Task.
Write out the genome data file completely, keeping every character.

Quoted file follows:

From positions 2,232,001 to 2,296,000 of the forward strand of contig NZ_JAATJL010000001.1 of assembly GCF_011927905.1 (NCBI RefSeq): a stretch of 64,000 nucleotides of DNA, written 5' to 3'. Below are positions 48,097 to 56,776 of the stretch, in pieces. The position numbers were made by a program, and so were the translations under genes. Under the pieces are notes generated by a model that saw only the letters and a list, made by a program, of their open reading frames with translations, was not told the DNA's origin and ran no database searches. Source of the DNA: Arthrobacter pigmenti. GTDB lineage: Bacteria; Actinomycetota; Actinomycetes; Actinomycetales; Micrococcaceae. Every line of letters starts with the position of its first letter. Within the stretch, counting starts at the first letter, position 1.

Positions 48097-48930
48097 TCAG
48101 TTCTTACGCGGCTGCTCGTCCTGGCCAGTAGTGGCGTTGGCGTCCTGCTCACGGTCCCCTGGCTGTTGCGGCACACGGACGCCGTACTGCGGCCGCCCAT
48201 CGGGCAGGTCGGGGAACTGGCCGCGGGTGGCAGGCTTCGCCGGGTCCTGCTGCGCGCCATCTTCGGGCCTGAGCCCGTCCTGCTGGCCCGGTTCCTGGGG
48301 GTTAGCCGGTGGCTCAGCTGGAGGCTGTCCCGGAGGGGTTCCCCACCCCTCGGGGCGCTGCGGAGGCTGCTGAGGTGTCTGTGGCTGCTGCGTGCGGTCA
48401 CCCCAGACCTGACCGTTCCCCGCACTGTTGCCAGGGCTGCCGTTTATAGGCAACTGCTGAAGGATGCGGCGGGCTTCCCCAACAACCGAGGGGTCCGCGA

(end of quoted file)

From positions 2,232,001 to 2,296,000 of the forward strand of contig NZ_JAATJL010000001.1 of assembly GCF_011927905.1 (NCBI RefSeq): a stretch of 64,000 nucleotides of DNA, written 5' to 3'. Below are positions 48,097 to 56,776 of the stretch, in pieces. The position numbers were made by a program, and so were the translations under genes. Under the pieces are notes generated by a model that saw only the letters and a list, made by a program, of their open reading frames with translations, was not told the DNA's origin and ran no database searches. Source of the DNA: Arthrobacter pigmenti. GTDB lineage: Bacteria; Actinomycetota; Actinomycetes; Actinomycetales; Micrococcaceae. Every line of letters starts with the position of its first letter. Within the stretch, counting starts at the first letter, position 1.

Positions 48097-48930
48097 TCAG
48101 TTCTTACGCGGCTGCTCGTCCTGGCCAGTAGTGGCGTTGGCGTCCTGCTCACGGTCCCCTGGCTGTTGCGGCACACGGACGCCGTACTGCGGCCGCCCAT
48201 CGGGCAGGTCGGGGAACTGGCCGCGGGTGGCAGGCTTCGCCGGGTCCTGCTGCGCGCCATCTTCGGGCCTGAGCCCGTCCTGCTGGCCCGGTTCCTGGGG
48301 GTTAGCCGGTGGCTCAGCTGGAGGCTGTCCCGGAGGGGTTCCCCACCCCTCGGGGCGCTGCGGAGGCTGCTGAGGTGTCTGTGGCTGCTGCGTGCGGTCA
48401 CCCCAGACCTGACCGTTCCCCGCACTGTTGCCAGGGCTGCCGTTTATAGGCAACTGCTGAAGGATGCGGCGGGCTTCCCCAACAACCGAGGGGTCCGCGA